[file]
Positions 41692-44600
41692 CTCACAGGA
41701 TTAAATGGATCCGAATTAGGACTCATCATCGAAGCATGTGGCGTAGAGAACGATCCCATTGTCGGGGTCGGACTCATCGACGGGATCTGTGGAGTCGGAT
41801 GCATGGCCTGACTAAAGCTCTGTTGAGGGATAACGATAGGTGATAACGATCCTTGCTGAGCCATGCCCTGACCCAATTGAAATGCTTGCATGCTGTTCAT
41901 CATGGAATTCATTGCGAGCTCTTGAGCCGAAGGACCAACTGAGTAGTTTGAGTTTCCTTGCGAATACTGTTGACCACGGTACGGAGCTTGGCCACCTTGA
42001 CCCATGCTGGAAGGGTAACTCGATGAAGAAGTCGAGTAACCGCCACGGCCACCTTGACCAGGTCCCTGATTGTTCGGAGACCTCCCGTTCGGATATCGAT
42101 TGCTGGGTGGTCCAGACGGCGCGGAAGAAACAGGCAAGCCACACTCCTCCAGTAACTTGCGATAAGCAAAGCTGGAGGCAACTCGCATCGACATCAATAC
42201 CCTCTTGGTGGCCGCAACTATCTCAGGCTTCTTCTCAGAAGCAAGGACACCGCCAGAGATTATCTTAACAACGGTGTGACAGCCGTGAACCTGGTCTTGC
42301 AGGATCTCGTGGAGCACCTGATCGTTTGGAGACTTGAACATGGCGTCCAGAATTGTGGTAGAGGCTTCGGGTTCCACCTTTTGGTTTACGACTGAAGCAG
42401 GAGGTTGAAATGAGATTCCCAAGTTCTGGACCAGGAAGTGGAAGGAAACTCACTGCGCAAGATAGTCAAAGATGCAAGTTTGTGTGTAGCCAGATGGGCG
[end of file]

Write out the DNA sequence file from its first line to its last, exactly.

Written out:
Positions 41692-44600
41692 CTCACAGGA
41701 TTAAATGGATCCGAATTAGGACTCATCATCGAAGCATGTGGCGTAGAGAACGATCCCATTGTCGGGGTCGGACTCATCGACGGGATCTGTGGAGTCGGAT
41801 GCATGGCCTGACTAAAGCTCTGTTGAGGGATAACGATAGGTGATAACGATCCTTGCTGAGCCATGCCCTGACCCAATTGAAATGCTTGCATGCTGTTCAT
41901 CATGGAATTCATTGCGAGCTCTTGAGCCGAAGGACCAACTGAGTAGTTTGAGTTTCCTTGCGAATACTGTTGACCACGGTACGGAGCTTGGCCACCTTGA
42001 CCCATGCTGGAAGGGTAACTCGATGAAGAAGTCGAGTAACCGCCACGGCCACCTTGACCAGGTCCCTGATTGTTCGGAGACCTCCCGTTCGGATATCGAT
42101 TGCTGGGTGGTCCAGACGGCGCGGAAGAAACAGGCAAGCCACACTCCTCCAGTAACTTGCGATAAGCAAAGCTGGAGGCAACTCGCATCGACATCAATAC
42201 CCTCTTGGTGGCCGCAACTATCTCAGGCTTCTTCTCAGAAGCAAGGACACCGCCAGAGATTATCTTAACAACGGTGTGACAGCCGTGAACCTGGTCTTGC
42301 AGGATCTCGTGGAGCACCTGATCGTTTGGAGACTTGAACATGGCGTCCAGAATTGTGGTAGAGGCTTCGGGTTCCACCTTTTGGTTTACGACTGAAGCAG
42401 GAGGTTGAAATGAGATTCCCAAGTTCTGGACCAGGAAGTGGAAGGAAACTCACTGCGCAAGATAGTCAAAGATGCAAGTTTGTGTGTAGCCAGATGGGCG